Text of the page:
Forum - Banjo Ben Clark

Ron Block Article

Here is a great interview with Ron Block. I have shared this with Ben as a possible topic to do a literal lesson on. (Ben? Wheres Ben at? You listening?) It covers some great topics that I struggle with as far as the mental and physiological things we go through learning the banjo/any instrument.

I think the mental is the hardest thing I battle when learning to play. Ron talks about that. The process of just enjoying the journey. I find that hard to do. It can be frustrating when playing especially when its not going well. Or in the case of my hand position post you find out you haven’t been doing something as you should and you realize you have to relearn to play in a way. Can be daunting. And as we discussed at church last night when you start something like an instrument later in life and it requires so much time to learn you feel crunched because life is shorter and you feel the strain to learn faster.

What are your experiences? Is the physiological part of playing harder than the task of playing itself?


I struggle with forcing myself to learn new stuff… especially if it’s boring. For example, I spent a whole day creating those chord charts and the XL chord macro spreadsheet and still haven’t used either of them. It’s just more fun to sit down and play something I already know.

Of course, I know that I’ll enjoy playing something new even more than the things I already know. It’s just getting over that hump of “Ugh… here goes 2 to 4 weeks of plugging away at this new thing.”

It’s an interesting part of the psyche. I know the reward is great, so why does the task seem so daunting?

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Yeah that is something you don’t look forward to. Diving into a song. I have many times tried to learn a song and just had to concede it wasn’t time to learn it. Some songs just come to me. Like Little Maggie. I have it far from perfect but the basics just popped into my head.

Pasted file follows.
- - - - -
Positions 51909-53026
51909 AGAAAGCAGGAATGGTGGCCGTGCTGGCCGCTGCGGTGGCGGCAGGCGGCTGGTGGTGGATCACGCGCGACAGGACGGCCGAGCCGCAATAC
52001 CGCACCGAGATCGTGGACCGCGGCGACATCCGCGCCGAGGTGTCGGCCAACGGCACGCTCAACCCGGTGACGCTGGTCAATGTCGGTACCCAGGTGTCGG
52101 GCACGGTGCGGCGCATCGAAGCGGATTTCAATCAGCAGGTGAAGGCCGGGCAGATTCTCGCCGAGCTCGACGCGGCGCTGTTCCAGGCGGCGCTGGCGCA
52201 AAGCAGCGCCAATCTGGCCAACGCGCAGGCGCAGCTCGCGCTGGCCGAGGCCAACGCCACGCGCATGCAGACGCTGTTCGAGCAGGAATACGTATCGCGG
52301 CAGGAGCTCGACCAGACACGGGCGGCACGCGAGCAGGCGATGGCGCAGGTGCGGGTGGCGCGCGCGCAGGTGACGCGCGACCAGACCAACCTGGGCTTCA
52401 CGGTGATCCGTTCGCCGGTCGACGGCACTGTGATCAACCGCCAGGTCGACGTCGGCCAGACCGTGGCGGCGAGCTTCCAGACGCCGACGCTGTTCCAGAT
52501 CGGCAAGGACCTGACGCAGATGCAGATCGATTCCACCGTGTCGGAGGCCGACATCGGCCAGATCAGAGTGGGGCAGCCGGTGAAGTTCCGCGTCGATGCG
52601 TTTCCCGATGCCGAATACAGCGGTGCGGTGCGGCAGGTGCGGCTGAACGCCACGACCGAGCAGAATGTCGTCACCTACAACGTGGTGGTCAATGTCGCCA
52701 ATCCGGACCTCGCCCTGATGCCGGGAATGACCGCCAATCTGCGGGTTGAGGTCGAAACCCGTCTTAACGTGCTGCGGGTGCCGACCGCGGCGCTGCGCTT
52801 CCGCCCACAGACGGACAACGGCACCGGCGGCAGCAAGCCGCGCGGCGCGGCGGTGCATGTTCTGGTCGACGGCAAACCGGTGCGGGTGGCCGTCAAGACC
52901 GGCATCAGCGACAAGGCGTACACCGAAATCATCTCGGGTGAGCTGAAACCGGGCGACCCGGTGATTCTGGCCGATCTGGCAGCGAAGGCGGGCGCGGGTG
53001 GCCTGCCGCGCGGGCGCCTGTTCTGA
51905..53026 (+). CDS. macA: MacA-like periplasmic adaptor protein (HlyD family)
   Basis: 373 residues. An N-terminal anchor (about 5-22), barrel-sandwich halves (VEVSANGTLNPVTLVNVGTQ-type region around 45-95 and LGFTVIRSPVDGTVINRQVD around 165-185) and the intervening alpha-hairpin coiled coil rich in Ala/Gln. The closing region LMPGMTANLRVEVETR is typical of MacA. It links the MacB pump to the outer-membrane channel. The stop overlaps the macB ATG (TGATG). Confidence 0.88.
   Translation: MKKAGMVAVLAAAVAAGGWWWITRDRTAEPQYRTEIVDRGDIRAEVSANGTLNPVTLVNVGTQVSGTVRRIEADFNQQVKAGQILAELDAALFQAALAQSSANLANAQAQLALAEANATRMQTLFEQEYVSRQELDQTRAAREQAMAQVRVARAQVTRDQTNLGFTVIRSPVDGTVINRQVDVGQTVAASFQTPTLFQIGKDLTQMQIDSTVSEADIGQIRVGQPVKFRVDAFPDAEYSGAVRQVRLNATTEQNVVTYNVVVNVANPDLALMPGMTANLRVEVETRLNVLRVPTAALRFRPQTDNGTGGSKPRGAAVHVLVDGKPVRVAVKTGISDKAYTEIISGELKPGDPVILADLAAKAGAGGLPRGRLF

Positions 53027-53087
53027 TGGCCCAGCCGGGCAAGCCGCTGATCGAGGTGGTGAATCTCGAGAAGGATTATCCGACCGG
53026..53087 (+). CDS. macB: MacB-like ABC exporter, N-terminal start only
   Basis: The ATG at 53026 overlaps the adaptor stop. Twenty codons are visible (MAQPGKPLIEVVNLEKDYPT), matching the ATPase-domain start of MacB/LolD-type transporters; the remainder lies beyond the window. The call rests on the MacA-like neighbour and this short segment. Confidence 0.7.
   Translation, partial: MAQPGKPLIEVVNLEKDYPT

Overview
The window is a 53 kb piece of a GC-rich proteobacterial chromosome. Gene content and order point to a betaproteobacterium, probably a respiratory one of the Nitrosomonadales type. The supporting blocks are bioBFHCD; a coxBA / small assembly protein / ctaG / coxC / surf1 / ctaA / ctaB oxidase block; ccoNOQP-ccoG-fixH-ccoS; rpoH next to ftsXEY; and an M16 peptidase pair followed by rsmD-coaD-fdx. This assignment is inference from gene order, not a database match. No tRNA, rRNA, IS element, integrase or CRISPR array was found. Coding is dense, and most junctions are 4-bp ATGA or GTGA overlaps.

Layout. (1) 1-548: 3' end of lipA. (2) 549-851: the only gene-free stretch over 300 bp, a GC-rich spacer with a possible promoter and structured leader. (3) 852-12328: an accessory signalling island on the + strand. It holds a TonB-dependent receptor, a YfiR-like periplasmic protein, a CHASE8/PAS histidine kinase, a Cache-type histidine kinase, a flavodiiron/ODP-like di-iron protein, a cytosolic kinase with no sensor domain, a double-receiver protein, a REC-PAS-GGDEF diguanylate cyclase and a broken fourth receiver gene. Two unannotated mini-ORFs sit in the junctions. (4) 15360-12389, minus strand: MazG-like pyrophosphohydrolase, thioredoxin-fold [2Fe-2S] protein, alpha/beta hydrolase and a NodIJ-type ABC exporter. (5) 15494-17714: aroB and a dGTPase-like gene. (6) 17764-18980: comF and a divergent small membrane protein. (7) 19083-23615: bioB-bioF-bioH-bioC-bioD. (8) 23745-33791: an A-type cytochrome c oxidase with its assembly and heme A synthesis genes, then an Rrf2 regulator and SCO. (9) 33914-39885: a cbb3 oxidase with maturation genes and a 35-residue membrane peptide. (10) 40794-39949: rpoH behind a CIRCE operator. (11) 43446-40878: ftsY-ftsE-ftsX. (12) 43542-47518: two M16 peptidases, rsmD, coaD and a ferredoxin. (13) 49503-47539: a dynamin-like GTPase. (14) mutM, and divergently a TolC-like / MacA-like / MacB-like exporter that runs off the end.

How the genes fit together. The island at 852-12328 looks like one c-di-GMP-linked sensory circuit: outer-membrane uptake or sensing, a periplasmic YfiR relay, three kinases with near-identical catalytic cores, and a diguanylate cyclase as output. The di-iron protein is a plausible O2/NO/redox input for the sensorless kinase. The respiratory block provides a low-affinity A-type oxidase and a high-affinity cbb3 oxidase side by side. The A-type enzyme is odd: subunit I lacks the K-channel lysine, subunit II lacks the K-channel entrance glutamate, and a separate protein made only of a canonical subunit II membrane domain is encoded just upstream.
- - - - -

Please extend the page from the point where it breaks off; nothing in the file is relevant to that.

What Ron refers to as, “Enjoying the Journey” can be tough.

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“And as we discussed at church last night when you start something like an instrument later in life and it requires so much time to learn you feel crunched because life is shorter and you feel the strain to learn faster.”

Funny, I thought I was the only person who felt this way. I’m responding by setting aside time every day (5 out of 7 each week) and have a list of pieces I want to be come fluent in. I am also holding firmly to the old adage ‘if you want to play fast, practice slow’. I know that time in this life is limited, so I am enjoying the learning as much as the reaching of the goal. Next on my list is Ben’s new finger-picking piece and learning some old-timey frailing. -d.


I think that is what it is all about… enjoying the journey. The vast majority of us are not going to be world class players. Most folks in a learning group I used to work with would just naturally fall into a cycle of trying to learn harder/faster things. Every once in a while, you’d get someone that would take their simple strumming and 3 chords and MAKE MUSIC. The only standards we should really worry about when playing are something like 1) do we (the player) enjoy it? If you pass that hurdle then 2) would someone else enjoy hearing it? For us to enjoy the journey, we only have to say “yes” to the first one. For others to enjoy the journey with us requires 2 “yes” answers :smiley: . With all that said, the conversation of enjoying the journey was mixed with frustration at fundamentals. I can relate! There are holes in my playing that I NEED to fix to take it to the next level. There have been holes since the first day I picked up an instrument. Most of the time, I’d eventually get around to fixing it and wondering why I took so long. I have spent hours a day for many weeks at a time to try to change something fundamental and eventually give up. Sometimes I fix something only to find it magically unfixed itself with the passage of time. It’s just part of the game for a technical feat such as playing an instrument. For most folks changing fundamentals is not going to be enjoyable in and of itself. However, keep your eye on the results that come from improvement, and don’t forget to smell the roses and make some music along the way.


Good to know I’m not the only one .



I have travelled that road, you reach a saturation point when you feel you can’t move forward. The brain doesn’t seem to want to take in any more. My advice, take a break. The brain needs time to process what you have learned. Once rested the stuff you have learned will be retained ready for you to move forward.

Here’s something to try, Look for a tune you would really like to learn. Find the most difficult phrase and learn that first. Then when you have it down pat sit down and learn the tune. See if that motivates you to learn something new.